Flow of cerebrospinal fluid (CSF) in perivascular spaces (PVS) is one of the key concepts involved in theories concerning clearance from the brain. Experimental studies have demonstrated both net and oscillatory movement of microspheres in PVS (Mestre et al. (2018), Bedussi et al. (2018)). The oscillatory particle movement has a clear cardiac component, while the mechanisms involved in net movement remain disputed. Using computational fluid dynamics, we computed the CSF velocity and pressure in a PVS surrounding a cerebral artery subject to different forces, representing arterial wall expansion, systemic CSF pressure changes and rigid motions of the artery. The arterial wall expansion generated velocity amplitudes of 60–260 µm/s, which is in the upper range of previously observed values. In the absence of a static pressure gradient, predicted net flow velocities were small (<0.5 µm/s), though reaching up to 7 µm/s for non-physiological PVS lengths. In realistic geometries, a static systemic pressure increase of physiologically plausible magnitude was sufficient to induce net flow velocities of 20–30 µm/s. Moreover, rigid motions of the artery added to the complexity of flow patterns in the PVS. Our study demonstrates that the combination of arterial wall expansion, rigid motions and a static CSF pressure gradient generates net and oscillatory PVS flow, quantitatively comparable with experimental findings. The static CSF pressure gradient required for net flow is small, suggesting that its origin is yet to be determined.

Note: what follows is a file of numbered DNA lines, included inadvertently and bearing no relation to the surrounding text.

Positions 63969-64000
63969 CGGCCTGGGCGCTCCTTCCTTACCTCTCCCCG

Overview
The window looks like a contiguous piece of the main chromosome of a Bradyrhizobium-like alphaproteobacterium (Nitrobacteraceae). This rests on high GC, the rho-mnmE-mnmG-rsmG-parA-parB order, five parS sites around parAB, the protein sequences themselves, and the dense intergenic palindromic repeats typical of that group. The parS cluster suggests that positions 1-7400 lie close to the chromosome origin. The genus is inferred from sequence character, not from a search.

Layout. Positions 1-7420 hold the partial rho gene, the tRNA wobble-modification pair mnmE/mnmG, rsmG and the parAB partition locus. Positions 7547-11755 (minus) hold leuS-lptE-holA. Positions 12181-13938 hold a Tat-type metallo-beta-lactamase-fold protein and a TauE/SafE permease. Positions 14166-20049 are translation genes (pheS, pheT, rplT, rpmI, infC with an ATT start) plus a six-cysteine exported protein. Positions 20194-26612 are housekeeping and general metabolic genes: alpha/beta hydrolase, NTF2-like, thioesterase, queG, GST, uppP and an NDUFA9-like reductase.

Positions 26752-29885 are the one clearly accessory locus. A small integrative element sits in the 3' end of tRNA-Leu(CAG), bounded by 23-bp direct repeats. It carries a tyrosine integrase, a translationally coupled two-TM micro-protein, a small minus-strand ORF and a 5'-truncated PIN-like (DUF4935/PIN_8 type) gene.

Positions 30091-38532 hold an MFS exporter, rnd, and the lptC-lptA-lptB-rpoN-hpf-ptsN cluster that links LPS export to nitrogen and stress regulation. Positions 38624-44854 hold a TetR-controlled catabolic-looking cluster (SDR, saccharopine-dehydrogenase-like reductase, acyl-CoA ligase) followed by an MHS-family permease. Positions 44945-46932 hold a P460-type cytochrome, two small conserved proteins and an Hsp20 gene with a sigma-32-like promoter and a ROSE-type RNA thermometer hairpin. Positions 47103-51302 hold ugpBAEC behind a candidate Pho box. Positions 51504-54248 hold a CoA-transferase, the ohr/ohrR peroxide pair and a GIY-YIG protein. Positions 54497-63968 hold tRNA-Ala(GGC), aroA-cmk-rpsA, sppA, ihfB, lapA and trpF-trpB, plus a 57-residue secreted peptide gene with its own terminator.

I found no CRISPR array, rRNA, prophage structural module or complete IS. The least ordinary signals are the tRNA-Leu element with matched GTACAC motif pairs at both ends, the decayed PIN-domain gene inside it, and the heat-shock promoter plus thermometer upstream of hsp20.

In these studies, we consider systems of equations describing flow in multiple, interacting fluid networks with different permeabilities. The resulting discrete systems of equations can easily become very large, and efficient solution techniques are key. In cases where the inter-network interactions dominate the intra-network permeabilities, we observed that the systems of equations became increasingly hard to solve. In particular, the number of solver iterations would increase with increasing discrete resolution and interaction parameters. However, by creating an algorithm for defining tailored changes of variables, we were able to define robust preconditioners with uniformly bounded iteration counts.
Personal favorite: The lovely trick for how to define parameter-tailored changes of variables via classical matrix analysis including simultaneous diagonalization by congruence.
Mathematical models in biology involve many parameters that are uncertain or in some cases unknown. Over the last years, increased computing power has expanded the complexity and increased the number of degrees of freedom of many such models. For this reason, efficient uncertainty quantification algorithms are now needed to explore the often large parameter space of a given model. Advanced Monte Carlo methods such as quasi Monte Carlo (QMC) and multilevel Monte Carlo (MLMC) have become very popular in the mathematical, engineering, and financial literature for the quantification of uncertainty in model predictions. However, applying these methods to physiologically relevant simulations is a difficult task given the typical complexity of the models and geometries involved. In this paper, we design and apply QMC and MLMC methods to quantify uncertainty in a convection-diffusion model for tracer transport within the brain. We show that QMC outperforms standard Monte Carlo simulations when the number of random inputs is small. MLMC considerably outperforms both QMC and standard Monte Carlo methods and should therefore be preferred for brain transport models.